When Steven Brill was a student at Yale Law School he noticed that all firms made the same claims to prospective hires about their ‘unique’ and first-rate practices, offices, technology, and cultures. Brill thought, “They all can’t possibly be the same.” This germ of an idea—“hey someone should shine a light on law firms” —grew into The American Lawyer (and its progeny, including, to some extent, Vault).
In 2009, David Lat is arguably the closest analogue to the early- 1980s Brill. On the ABA Journal’s “Legal Rebels” site, Lat interviews Brill and it’s pretty riveting stuff.
Brill recalls a conversation with Lloyd Cutlerthat took place in 1976. In trying to dissuade Brill from reporting that Wilmer Cutler & Pickering had been dropped by a client, Cutler argued that a.) Nobody could possibly care about such a story, and b.) Such a report would somehow violate the code of professional responsibility and/or the attorney/client privilege. The past really is a foreign country. Once upon a time, Brill relates, “there was a culture in this country—and it was a good culture—that maintained that lawyers should not be tagged with their clients. This culture allows, for example, a lawyer to defend a client caught up in a communist witch hunt, without the lawyer being considered a communist.” However, this culture went too far when firms developed an expectation of total anonymity.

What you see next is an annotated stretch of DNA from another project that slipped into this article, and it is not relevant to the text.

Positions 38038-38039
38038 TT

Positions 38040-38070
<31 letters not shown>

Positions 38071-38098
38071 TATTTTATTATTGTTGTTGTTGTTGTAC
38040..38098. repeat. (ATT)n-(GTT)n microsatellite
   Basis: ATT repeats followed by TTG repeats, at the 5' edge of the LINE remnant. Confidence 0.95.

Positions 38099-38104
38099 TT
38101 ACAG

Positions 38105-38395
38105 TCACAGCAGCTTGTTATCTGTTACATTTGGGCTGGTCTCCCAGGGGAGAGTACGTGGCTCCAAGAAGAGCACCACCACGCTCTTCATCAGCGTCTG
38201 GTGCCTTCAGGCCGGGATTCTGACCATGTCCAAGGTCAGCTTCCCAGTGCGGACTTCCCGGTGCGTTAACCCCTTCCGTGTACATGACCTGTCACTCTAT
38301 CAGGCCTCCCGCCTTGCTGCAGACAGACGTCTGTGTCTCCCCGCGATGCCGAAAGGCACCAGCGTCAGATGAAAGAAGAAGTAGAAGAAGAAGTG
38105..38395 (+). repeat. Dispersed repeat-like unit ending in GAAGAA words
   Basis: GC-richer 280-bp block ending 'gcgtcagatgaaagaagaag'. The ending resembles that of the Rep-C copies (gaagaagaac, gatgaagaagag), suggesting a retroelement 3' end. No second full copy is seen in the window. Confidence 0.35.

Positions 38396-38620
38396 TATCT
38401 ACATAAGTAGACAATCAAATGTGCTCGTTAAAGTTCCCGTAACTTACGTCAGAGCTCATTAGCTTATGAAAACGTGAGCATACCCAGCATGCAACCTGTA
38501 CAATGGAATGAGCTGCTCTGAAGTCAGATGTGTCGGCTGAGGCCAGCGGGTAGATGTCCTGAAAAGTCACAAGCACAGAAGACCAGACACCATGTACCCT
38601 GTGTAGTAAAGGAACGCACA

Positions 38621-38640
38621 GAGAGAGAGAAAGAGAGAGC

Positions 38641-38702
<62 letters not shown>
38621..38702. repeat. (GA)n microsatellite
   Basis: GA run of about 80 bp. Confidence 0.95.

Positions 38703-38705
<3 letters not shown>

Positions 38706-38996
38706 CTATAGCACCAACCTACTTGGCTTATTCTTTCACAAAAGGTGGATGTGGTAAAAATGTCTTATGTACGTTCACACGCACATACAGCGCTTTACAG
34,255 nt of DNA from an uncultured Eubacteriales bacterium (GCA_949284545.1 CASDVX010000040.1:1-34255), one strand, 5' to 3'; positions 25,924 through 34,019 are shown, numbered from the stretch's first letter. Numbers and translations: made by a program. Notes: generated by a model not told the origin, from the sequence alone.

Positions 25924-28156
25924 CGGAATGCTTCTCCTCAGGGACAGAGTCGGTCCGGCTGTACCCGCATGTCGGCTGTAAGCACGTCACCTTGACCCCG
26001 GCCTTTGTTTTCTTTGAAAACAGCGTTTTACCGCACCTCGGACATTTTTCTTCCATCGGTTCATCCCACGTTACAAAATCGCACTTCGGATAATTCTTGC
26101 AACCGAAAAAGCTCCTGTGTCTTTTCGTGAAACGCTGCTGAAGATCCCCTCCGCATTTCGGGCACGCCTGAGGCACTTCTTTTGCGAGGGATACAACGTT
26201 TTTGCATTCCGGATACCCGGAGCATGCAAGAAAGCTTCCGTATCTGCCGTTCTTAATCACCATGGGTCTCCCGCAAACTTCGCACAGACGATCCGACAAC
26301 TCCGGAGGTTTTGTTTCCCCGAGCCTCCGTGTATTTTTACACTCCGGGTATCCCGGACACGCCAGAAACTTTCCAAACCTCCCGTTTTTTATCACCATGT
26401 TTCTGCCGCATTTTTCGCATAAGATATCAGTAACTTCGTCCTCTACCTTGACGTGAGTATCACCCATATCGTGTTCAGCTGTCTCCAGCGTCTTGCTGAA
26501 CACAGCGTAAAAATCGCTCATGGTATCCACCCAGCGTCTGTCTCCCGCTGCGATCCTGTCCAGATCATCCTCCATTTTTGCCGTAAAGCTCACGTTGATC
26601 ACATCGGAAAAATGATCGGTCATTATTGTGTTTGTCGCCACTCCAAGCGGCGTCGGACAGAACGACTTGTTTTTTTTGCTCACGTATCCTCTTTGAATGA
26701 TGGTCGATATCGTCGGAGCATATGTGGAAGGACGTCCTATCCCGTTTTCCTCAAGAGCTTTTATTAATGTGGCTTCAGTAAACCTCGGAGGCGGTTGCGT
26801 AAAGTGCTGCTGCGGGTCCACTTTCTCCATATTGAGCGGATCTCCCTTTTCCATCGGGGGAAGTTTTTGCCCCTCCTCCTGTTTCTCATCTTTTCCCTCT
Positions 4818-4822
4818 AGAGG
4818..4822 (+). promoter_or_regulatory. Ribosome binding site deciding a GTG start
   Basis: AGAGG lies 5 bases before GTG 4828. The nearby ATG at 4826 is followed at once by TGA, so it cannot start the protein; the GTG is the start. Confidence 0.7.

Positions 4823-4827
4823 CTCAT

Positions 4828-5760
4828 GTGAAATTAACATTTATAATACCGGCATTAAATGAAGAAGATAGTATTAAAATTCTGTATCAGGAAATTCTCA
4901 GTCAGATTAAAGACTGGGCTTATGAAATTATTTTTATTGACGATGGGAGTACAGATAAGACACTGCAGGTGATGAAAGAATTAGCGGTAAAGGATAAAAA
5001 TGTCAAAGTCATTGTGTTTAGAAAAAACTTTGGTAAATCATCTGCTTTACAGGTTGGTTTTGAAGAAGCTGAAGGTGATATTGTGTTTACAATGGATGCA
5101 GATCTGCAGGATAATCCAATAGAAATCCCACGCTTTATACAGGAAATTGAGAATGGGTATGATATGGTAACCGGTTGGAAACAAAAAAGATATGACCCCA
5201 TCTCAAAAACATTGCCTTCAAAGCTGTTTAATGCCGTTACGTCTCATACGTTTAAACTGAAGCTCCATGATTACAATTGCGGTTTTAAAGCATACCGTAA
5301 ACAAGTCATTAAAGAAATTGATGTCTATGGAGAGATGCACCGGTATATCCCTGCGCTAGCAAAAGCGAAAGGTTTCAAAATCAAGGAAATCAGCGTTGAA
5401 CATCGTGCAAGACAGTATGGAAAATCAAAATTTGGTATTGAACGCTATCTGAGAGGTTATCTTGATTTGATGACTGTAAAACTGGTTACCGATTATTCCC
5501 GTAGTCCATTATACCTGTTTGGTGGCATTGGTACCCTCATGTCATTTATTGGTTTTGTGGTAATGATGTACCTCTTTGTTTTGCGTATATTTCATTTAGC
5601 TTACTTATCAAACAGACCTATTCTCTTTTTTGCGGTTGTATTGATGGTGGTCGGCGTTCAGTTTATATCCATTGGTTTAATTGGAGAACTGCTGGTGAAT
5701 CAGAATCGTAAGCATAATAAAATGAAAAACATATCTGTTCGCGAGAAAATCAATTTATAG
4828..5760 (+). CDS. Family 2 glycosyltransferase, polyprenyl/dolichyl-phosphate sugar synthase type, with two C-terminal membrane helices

Probably the highlight of the interview was this exchange:
Brill: Ten years ago, publishers decided en masse to commit suicide by giving away everything for free. Your business model (i.e. that of Above the Law) is not going to work long-term—and it shouldn’t—because you’re not putting it to a market test to see if anyone thinks it’s worth anything.”
Lat: “Well, I don’t know if that’s completely true—you need to have enough traffic to monetize the advertising…”
Brill: “You’re never going to monetize the advertising.”
And then he goes on to explain why not. Watch the video here.
-posted by brian
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